Gen Z admits to stalking bosses on social media. What they find could determine whether they join the team.
Turns out, stalking someone’s social media in the workplace is a two-way street: It’s not just a way for managers to vet new hires, but a way for job hunters to get the lowdown on a potential boss.
More than half (54%) of young workers research individual managers on social media when prepping for interviews, a new survey by recruiting software firm iCIMS found. Of the 1,000 recent grads it polled, 70% also admitted to looking at employers’ sites when prepping for interviews. Gen Zers say all the online snooping helps them determine whether a job will be the right fit.
Ollie Lash-Williams, a marketing executive in the U.K., tells Fortune he “can’t imagine” not stalking a potential manager, because of how revealing a social media presence can be.
“One of the reasons I fought to get a previous role was that hiring manager’s [social media] showed someone creative, innovative, ambitious,” he explains. “I figured that would make her exciting to work for.”
His read turned out to be correct, as he found her to be an “inspiring” boss and one of the best he’s ever worked for. Another search for a different role proved the opposite: Lash-Williams considered the social media profile of a would-be coworker to be “abrasive.” He took the job anyway, but found that coworker extremely difficult to work with and quit not long after.
Beyond looking at just individual employees, “Insta-stalking” is a popular tool for assessing a company’s culture. In 2020, career site The Muse published a how-to piece for job seekers outlining exactly how to find their future boss’s page online—and how to leverage what you find in an interview to establish a rapport with them. But, it acknowledges, doing so can be a fine line to walk.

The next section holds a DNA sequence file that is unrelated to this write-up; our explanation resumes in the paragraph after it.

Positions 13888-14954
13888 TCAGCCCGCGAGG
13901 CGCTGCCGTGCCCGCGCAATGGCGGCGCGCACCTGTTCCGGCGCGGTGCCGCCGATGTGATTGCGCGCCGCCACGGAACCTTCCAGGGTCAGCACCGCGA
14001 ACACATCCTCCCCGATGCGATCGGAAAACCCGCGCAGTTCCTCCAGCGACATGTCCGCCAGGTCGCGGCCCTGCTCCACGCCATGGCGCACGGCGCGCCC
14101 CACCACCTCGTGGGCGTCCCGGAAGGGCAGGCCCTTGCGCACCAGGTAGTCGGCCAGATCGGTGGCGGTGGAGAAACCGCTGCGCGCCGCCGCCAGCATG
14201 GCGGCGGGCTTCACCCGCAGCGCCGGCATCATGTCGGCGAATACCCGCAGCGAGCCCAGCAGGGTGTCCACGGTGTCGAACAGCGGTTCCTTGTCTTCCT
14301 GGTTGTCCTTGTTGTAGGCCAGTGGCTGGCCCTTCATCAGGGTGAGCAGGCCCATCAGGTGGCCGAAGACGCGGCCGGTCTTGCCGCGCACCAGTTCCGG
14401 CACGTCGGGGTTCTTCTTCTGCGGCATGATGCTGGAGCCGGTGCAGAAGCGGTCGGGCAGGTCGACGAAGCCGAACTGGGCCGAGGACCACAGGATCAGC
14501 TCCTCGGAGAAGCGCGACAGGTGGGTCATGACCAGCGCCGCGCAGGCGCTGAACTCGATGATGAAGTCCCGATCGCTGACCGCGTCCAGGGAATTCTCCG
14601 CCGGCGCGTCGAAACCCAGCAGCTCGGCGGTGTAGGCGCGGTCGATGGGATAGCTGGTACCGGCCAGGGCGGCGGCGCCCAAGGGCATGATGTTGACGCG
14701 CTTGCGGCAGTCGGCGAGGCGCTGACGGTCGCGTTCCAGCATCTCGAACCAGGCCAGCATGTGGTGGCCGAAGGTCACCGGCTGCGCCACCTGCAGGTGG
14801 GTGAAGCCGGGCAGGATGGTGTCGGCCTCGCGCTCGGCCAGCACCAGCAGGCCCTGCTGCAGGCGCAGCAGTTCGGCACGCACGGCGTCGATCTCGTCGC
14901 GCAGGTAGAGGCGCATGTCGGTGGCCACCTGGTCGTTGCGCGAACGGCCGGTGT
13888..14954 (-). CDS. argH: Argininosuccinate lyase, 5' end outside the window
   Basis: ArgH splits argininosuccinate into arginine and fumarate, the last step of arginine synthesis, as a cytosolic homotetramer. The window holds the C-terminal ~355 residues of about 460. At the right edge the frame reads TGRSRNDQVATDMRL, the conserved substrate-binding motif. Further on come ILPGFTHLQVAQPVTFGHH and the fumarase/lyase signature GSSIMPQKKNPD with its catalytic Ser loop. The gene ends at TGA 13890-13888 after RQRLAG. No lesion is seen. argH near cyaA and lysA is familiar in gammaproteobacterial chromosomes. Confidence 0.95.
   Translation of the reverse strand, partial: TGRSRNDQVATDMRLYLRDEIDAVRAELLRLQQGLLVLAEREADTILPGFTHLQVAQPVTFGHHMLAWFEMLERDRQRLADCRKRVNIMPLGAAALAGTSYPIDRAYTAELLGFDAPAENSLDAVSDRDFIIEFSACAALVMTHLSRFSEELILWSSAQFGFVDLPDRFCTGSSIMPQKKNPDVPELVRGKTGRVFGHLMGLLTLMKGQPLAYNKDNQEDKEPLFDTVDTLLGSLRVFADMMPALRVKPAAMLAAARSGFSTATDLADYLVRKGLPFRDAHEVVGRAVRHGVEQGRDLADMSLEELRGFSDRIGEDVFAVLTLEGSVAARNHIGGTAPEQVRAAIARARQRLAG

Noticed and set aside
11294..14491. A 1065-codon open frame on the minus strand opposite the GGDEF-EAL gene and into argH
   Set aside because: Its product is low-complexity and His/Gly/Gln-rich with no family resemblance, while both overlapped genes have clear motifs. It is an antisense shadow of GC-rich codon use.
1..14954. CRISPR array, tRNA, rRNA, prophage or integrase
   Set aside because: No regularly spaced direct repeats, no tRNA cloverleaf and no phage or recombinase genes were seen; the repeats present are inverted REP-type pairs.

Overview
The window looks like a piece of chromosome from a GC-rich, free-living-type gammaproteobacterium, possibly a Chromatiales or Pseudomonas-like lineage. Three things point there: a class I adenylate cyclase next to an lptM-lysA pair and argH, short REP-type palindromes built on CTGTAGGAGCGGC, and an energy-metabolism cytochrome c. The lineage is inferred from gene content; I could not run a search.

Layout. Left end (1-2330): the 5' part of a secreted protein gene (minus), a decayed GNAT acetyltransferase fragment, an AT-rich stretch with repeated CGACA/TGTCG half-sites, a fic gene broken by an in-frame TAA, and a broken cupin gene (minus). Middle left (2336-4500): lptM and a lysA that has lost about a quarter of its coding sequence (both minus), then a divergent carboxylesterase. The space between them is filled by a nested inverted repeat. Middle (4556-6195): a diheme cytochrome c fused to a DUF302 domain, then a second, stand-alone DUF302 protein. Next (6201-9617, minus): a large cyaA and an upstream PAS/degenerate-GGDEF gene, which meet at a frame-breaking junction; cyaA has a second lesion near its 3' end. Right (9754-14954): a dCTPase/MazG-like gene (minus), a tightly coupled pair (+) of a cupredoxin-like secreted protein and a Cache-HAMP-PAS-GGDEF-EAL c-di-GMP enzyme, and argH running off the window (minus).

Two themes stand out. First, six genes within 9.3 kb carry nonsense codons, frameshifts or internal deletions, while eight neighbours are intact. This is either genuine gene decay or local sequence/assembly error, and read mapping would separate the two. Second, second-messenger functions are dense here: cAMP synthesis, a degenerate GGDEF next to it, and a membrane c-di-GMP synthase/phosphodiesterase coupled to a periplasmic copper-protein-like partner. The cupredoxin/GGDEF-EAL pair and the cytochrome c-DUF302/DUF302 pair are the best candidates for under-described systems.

But managers social-media creep, too
Perhaps stalking potential bosses is so common because employees often worry about employers creeping on them first. In a 2018 Gartner report, half of large corporations admitted to monitoring the content of employee emails and social media accounts.
That’s within their rights; there are no federal laws that prohibit the practice, and companies may have good reason to do it if they suspect a worker is posting things that don’t align with the brand reputation. Some may cite constitutional rights to freedom of expression, but discipline for what’s posted on public social media pages—both of job candidates and hiring managers—are fair game.
That’s why Sarah Fraser, a public relations executive in the Bay Area, keeps all her social media accounts under lock and key. “I have nothing to hide, it’s just too easy for people to stalk,” she tweeted at Fortune.
Recruiters say there are better ways of getting a read on a company than snooping through its employees’ Instagram accounts. In the iCIMS survey, they said video testimonials on a company’s site from employees, detailed job descriptions, and social media and email or text campaigns with candidates would go a long way toward bridging the gap between on-paper and real-life experience.
But, considering that they’re among those being snooped on, they might be a little biased. Lash-Williams maintains that would-be coworkers’ social media pages can be some of the best indicators of a future employer experience for job seekers. “It’s almost reckless not to search many social media profiles as you consider a role,” he says.